By: Cassidy Moody
In 1571, Father Edmund Hogan, an Irishman and a Jesuit priest wrote, “The Irish are not without wolves, and greyhounds to hunt them bigger of bone and limb than colt.” He wasn’t actually referring to a small and slender greyhound known for its speed, but rather the larger than life Irish Wolfhound.
Seen in ancient wood carvings as far back as 273 BC, the Irish Wolfhound has long been a part of the Irish culture. Often used in ancient battles, it was said that Julius Caesar and “all [of] Rome viewed them with wonder.” In addition to fighting and hunting, the wolfhounds were also used to guard homes and livestock. The dogs became very popular with the British nobility in Ireland, causing them to become a negative symbol to the public. Due to their regal appearance and calm nature, the dogs were often presented as gifts to other aristocrats. Soon, more hounds were being exported from Ireland than were being born and the population began to decrease.
In 1879, a Scotsman named George Augustus Graham took it upon himself to reaffirm the Irish Wolfhound’s existence. The breed of Irish Wolfhound we observe today is believed to be a result of Graham and the early Irish Wolfhound Club’s efforts. The Borzoi, Great Dane, Scottish Deerhound, and English Mastiff are all believed to be somewhere in the lineage of the present day Irish Wolfhound.
Today, Irish Wolfhounds are definitely not given away as gifts. Irish Wolfhound puppies can range anywhere from $1,000-$2,500! The average litter size is about four puppies but can sometimes be as large as twelve. The Irish Wolfhound is the tallest of all dogs, standing as tall as seven feet on their hind legs, so those puppies won’t stay small for long. A fully matured male can stand 32-34 inches at the shoulder and weigh up to 150 pounds.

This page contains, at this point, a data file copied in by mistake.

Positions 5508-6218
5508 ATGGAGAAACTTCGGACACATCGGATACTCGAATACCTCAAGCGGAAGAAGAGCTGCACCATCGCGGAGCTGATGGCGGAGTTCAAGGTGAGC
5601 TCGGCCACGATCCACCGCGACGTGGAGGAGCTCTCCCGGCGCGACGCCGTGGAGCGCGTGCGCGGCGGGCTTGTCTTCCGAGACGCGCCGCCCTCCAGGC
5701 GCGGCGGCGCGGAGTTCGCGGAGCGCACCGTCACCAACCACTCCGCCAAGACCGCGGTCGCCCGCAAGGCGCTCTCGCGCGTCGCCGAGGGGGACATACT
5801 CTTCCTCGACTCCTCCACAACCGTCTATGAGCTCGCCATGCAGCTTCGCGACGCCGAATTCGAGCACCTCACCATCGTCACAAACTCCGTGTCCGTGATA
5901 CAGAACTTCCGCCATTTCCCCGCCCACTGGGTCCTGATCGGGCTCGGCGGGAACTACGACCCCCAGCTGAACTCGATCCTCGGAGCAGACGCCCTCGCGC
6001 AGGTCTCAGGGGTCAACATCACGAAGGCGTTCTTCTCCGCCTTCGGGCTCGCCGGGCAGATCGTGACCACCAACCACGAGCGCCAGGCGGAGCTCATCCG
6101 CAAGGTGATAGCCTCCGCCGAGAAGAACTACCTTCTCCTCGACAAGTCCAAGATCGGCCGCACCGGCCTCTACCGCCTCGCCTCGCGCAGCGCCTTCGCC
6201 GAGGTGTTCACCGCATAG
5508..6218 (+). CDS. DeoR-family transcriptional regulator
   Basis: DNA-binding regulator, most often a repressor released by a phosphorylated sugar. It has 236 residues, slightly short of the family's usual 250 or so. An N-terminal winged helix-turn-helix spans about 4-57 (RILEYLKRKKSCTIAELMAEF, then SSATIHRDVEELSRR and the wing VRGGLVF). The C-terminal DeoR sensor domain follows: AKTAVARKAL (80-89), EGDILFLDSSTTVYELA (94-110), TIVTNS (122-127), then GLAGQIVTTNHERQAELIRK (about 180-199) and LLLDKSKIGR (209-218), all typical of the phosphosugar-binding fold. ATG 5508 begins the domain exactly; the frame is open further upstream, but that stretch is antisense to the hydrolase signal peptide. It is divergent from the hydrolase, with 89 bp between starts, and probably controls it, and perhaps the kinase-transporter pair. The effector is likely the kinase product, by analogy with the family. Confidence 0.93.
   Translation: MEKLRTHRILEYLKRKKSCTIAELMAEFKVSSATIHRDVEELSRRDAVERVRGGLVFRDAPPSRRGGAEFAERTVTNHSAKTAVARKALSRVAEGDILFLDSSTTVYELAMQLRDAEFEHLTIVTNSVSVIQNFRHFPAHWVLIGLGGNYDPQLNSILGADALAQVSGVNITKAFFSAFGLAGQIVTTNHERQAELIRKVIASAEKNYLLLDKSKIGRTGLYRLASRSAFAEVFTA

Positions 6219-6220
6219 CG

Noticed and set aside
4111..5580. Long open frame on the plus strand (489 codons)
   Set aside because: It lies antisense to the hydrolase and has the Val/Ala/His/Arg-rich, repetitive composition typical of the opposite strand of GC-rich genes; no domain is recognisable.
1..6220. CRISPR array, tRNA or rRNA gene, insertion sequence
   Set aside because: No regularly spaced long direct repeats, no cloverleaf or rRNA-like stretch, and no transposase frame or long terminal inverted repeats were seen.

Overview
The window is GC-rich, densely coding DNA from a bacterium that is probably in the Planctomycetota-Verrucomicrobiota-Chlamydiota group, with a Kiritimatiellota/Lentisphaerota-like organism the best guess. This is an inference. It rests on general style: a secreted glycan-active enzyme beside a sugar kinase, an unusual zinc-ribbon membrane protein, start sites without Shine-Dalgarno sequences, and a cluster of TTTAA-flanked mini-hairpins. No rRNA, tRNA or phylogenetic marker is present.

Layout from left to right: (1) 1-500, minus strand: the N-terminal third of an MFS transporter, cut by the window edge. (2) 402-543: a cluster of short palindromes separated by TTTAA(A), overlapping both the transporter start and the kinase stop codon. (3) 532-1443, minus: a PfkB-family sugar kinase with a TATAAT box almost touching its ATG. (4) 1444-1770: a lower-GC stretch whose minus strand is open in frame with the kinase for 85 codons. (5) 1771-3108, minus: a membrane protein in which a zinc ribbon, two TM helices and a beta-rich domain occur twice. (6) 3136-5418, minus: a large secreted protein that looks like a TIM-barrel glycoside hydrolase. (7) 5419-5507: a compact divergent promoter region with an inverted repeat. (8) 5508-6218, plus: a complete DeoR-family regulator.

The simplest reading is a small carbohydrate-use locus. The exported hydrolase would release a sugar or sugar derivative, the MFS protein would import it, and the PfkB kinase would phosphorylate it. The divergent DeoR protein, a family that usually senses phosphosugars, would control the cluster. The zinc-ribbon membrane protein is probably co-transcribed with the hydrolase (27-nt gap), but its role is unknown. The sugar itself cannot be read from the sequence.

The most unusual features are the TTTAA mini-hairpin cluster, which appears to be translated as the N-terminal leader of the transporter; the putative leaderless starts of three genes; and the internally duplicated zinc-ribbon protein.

While their size can be intimidating, the Irish Wolfhounds are nothing more than gentle giants. The American Kennel Club describes them as “calm, dignified and courageous but not aggressive.” They received approval scores of 85% and higher in regards to their interactions with children and other pets, as well as their ability to be trained, making them great family dogs. Although hard to track, it is estimated that there are about 250 Irish Wolfhounds in the United States. They placed 71st on the list of most popular dog breeds out of the 128 recognized breeds. But with both of Ireland’s rugby teams being known as “the Wolfhounds,” a British Army regiment having one as their mascot and the United States being home to almost 60 breeders nationwide, these gentle giants are quietly sneaking their way into people’s hearts.